Cat with Sores & Hair Loss: Top Reasons & What to Do

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  • For any doting cat owner, noticing sores or hair loss on their beloved feline can be upsetting. Skin problems are among the most common medical issues I’ve seen in private practice as a veterinarian, and they can be attributed to various causes. Some conditions cause hair loss and sores from self-trauma due to itching and discomfort, while others damage hair follicles directly. Let’s take a closer look at common causes and what pet parents can do. 

    Common Causes of Sores and Hair Loss in Cats

    1. Allergies

    Cats, like their human companions, can suffer from various allergies. One of the most common is Flea allergy dermatitis (FAD), an allergic reaction to flea bites. This often manifests as miliary dermatitis, characterized by small, crusty bumps and sores, primarily along the cat’s neck and back (see picture below). Besides FAD, certain foods or ingredients can cause skin reactions and, in some cases, gastrointestinal upset. Also, environmental allergens such as pollen or dust might be at play. 

    Regardless of the underlying cause, allergies cause hair loss and signs of secondary skin infections in cats. Treatment usually involves consistent flea prevention, feeding a hydrolyzed protein or limited ingredient diet for food allergies, and medications and lifestyle changes to help manage environmental allergies. Secondary infections must also be treated with oral or topical antibiotics. Learn more about allergies in cats (including food allergies).

    Below is an image of miliary dermatitis:

    Miliary dermatitis

    2. Parasitic Infections

    Fleas, the primary instigator of FAD, can make any cat scratch incessantly. Mites, especially types like Demodex or ear mites, also lead to hair loss, skin irritations, and secondary infections. And don’t be misled by ringworm – it’s a highly contagious fungal infection, not a worm, causing skin lesions and hair loss.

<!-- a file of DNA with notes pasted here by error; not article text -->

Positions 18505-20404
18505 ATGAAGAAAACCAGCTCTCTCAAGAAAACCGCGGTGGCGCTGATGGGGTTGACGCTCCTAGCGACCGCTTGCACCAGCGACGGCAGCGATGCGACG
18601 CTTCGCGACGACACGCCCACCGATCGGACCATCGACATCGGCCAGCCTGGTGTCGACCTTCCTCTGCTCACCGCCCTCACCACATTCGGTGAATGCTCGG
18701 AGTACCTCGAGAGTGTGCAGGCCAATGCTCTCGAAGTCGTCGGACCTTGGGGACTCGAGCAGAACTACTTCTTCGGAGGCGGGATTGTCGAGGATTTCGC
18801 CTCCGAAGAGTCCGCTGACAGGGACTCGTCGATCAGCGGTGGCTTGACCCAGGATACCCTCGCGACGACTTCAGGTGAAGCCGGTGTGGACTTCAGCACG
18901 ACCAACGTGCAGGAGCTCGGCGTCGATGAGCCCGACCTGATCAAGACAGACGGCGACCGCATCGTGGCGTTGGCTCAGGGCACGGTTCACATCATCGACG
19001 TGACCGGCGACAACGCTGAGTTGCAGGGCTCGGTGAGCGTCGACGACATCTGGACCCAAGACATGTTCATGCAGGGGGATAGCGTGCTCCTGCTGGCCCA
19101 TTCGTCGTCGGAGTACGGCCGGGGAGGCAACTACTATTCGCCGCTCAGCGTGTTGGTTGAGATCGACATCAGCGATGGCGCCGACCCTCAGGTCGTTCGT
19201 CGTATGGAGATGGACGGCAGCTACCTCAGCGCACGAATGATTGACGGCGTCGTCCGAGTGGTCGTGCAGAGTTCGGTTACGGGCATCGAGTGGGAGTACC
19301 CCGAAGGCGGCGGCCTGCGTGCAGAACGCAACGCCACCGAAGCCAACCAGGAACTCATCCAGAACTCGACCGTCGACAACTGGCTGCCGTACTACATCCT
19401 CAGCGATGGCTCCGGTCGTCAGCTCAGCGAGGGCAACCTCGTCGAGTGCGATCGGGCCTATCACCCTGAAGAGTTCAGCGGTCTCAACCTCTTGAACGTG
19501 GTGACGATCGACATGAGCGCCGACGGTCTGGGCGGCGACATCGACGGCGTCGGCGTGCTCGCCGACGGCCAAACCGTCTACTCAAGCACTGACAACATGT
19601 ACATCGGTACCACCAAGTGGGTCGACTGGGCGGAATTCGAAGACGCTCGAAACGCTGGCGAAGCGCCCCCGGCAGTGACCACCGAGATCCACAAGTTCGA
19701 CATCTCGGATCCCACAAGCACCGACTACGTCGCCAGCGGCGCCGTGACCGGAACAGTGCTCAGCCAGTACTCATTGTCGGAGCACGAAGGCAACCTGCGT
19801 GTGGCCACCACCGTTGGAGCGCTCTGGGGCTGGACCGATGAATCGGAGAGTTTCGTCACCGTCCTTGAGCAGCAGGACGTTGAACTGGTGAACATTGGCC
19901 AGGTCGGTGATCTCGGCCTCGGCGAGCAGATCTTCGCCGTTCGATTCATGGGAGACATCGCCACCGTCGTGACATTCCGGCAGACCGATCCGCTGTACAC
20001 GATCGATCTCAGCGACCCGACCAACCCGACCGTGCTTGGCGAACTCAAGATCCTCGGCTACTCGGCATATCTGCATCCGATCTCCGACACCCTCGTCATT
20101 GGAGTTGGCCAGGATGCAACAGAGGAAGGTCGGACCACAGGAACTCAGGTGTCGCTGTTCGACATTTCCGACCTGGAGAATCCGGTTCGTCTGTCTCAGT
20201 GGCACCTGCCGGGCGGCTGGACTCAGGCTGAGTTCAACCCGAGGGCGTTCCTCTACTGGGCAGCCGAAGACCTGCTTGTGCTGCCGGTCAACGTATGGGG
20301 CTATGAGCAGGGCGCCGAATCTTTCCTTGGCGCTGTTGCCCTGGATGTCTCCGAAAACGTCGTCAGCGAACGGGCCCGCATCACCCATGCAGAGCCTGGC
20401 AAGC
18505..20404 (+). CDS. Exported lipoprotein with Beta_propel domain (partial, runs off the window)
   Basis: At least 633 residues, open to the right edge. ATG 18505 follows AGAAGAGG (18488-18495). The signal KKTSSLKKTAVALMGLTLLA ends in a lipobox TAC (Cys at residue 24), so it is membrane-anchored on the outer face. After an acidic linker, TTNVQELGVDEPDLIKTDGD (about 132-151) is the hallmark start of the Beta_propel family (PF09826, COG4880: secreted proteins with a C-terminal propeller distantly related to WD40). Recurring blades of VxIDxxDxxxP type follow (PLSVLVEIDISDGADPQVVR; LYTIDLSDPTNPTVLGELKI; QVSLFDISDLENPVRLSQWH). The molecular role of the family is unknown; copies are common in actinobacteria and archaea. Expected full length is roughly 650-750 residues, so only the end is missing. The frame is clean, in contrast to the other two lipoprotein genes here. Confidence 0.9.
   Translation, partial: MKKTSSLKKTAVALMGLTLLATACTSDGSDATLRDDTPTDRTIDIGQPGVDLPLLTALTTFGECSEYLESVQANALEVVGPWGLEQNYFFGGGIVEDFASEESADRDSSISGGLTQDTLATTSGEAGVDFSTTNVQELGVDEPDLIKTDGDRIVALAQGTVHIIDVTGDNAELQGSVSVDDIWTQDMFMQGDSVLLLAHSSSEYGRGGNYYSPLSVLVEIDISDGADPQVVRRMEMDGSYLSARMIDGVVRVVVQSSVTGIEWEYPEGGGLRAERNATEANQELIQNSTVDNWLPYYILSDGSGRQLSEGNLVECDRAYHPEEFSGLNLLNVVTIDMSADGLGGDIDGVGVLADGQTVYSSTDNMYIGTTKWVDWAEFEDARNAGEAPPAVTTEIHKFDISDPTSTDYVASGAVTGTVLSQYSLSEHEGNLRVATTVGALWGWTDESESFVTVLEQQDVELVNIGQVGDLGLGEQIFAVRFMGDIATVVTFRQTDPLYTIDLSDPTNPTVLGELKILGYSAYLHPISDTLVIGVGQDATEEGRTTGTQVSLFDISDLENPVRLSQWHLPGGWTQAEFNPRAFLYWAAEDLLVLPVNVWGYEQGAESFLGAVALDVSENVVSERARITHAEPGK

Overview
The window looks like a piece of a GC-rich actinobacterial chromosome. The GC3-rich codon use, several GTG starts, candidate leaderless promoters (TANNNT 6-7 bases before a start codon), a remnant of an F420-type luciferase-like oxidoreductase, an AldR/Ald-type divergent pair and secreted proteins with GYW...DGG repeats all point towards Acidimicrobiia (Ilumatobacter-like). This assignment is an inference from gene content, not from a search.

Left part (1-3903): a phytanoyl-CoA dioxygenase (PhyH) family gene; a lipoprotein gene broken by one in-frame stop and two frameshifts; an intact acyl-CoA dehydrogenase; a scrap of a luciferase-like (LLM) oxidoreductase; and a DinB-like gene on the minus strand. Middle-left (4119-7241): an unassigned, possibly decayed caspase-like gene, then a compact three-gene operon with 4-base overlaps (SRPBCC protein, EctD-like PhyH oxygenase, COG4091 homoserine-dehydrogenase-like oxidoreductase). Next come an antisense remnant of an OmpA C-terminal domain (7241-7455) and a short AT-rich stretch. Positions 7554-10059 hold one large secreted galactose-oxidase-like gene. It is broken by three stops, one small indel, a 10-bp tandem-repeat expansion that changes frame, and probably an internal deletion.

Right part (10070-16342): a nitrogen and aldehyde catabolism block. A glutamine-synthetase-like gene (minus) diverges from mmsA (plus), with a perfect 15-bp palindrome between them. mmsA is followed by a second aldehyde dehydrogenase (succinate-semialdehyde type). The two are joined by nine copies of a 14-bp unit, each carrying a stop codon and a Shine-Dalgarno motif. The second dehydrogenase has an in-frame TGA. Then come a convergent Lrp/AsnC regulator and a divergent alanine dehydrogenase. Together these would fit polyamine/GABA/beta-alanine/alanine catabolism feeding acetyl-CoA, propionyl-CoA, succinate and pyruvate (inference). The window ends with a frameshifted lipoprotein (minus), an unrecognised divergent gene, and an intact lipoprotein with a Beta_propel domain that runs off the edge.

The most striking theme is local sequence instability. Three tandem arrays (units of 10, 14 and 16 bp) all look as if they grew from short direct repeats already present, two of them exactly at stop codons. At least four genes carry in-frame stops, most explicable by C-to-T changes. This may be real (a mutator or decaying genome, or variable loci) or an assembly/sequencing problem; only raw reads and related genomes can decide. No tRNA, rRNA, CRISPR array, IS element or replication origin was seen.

Once your veterinarian has identified the specific cause, they will be able to recommend a treatment plan, which may involve oral and topical medications. Flea and parasite prevention comes in a variety of forms and typically needs to be used monthly. 

    Below is an image of ringworm in cat. While its name might suggest circular lesions, which are indeed a common presentation, ringworm can also appear as irregular patches of hair loss, with associated redness and scaling. Some affected cats might display broken or brittle hairs within these patches. Some cases will glow a bright apple-green color when exposed to a Wood’s lamp, a type of ultraviolet light used by veterinarians. View more pictures and information about ringworm in cats.

    ringworm on cat skin

    3. Skin Infections

    Bacterial, yeast, and fungal infections can cause hair loss associated with pus-filled sores, scabby skin, flakes, oozing, and crusty patches. Infections are often caused by injury, self-trauma, or another underlying condition such as allergies or endocrine disease. Treatment will involve topical or oral medications to treat the infection. In chronic or recurrent cases identification and management of the underlying cause is also critical.  

    Skin infections can vary significantly in appearance and severity, as pictured below. Learn more about skin infections in cats.